The Lost Year: The Story of the Final Months of Jimi Hendrix
As 1969 dawned, Jimi Hendrix had just come through three of the most incredible years of his life.
In 1966, after years of struggling on the black entertainment chitlin circuit, he had been plucked from a New York nightclub by Chas Chandler, former bassist with British hit makers the Animals, and whisked off to London, England, home of the Beatles, Stones, Who, Cream and all things groovy in rock.
There, Chandler fostered Hendrix’s innate songwriting gift, assembled a killer band around him and guided the guitarist through the recording of three albums—Are You Experienced, Axis: Bold as Love and Electric Ladyland—that made him not just an international superstar but also an icon of the emergent hippie counterculture.
Now, however, it was all starting to come apart. Chandler had walked out of his life and career during the making of Electric Ladyland in ’68, and Hendrix had strong suspicions that his new manager, Michael Jeffery, was scamming him.
Hendrix’s relationship with his bassist, Noel Redding, was strained to the breaking point, and the band was disintegrating before his eyes. Years of hard touring and partying had begun to take their toll, as well. Meanwhile, hippies were turning militantly political, and music was becoming angrier and more strident.
In short, Hendrix was going through some heavy changes in early 1969, and change is often both scary and exhilarating. Though the events of the past three years had radically broadened his perspective and creative vision, things hadn’t come clearly into focus yet, and Chandler was no longer around to polish the lens as he had in days gone by.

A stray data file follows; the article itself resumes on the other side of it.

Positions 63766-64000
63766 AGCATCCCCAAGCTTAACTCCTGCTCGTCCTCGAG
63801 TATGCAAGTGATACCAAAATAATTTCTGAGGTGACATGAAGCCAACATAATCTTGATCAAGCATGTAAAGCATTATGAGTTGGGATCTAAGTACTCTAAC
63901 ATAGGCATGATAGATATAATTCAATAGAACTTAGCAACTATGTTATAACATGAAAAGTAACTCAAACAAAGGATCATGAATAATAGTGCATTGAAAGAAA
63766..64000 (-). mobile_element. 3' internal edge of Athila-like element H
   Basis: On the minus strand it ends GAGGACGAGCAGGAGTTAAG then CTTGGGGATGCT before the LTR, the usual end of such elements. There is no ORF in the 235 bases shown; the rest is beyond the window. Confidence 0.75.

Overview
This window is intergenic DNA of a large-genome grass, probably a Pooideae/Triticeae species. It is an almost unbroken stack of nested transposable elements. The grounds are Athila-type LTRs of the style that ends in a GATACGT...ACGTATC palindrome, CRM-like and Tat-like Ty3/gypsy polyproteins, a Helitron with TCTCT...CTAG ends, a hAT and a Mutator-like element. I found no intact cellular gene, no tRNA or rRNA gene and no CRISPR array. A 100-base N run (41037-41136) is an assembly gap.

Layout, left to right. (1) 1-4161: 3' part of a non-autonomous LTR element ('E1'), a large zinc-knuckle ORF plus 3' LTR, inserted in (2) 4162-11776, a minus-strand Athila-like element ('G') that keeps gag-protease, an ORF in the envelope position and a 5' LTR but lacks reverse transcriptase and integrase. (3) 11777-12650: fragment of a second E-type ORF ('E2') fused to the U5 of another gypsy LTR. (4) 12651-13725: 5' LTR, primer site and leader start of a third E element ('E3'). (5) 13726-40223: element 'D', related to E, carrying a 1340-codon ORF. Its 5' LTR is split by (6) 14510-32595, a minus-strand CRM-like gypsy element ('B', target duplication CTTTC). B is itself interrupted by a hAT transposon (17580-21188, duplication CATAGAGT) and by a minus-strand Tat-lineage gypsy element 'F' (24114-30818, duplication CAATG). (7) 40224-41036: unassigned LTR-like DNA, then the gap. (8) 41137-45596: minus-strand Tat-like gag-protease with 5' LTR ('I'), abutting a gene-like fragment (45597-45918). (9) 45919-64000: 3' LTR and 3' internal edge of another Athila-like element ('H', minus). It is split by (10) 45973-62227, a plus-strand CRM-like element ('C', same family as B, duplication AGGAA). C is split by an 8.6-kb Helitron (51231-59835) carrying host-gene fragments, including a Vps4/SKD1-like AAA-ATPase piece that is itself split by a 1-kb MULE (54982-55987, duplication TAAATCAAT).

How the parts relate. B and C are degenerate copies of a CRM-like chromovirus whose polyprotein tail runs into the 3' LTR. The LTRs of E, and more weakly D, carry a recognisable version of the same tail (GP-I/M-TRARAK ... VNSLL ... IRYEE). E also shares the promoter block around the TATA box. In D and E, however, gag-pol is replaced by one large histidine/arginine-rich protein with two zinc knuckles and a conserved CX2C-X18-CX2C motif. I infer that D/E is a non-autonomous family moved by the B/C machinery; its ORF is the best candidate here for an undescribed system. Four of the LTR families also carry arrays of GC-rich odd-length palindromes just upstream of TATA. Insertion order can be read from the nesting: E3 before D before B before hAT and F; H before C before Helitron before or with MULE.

Part of Hendrix wanted to go back and revisit some of his older songs and do them greater justice; another part of him wanted to move in a new musical direction. He might have been asking himself, “Where is it all leading? Is this love or just confusion? Is it tomorrow or just the end of time?”
Actually it was a little bit of all these things.
What Jimi Hendrix would not have known in 1969 was that he had only a year left to live. His death came on September 18, 1970. He was 27. The final year and a half of his life have always been something of a musical enigma. Was he on the brink of a new creative breakthrough, or had he simply lost the plot? Officially released recordings from the period offer evidence in support of both theories. There was a mixed bag of live recordings (Woodstock and Band of Gypsys) and a half-finished studio album (The Cry of Love) but certainly no masterfully nuanced studio recordings on the order of Axis or Electric Ladyland.
Now, however, a new CD titled Valleys of Neptune offers a fresh and intriguing glimpse into this poignant last chapter of the Jimi Hendrix life story. Containing a dozen previously unreleased studio recordings, most dating from the period from 1969 to 1970, it is the latest in a series of posthumous Hendrix compilations assembled by Hendrix historian John McDermott and veteran producer Eddie Kramer, who have become the de facto curators of the Hendrix legacy in the years since 1993, when a few of the guitarist’s surviving family members regained legal control of his estate.
It is also the first Hendrix release under a new pact between Sony Music and Experience Hendrix, the company formed by the late guitarist’s family in 1993. McDermott hints that there will be many more CDs of previously unreleased Hendrix material in the future. But he wants to be clear about what Valleys of Neptune is and is not.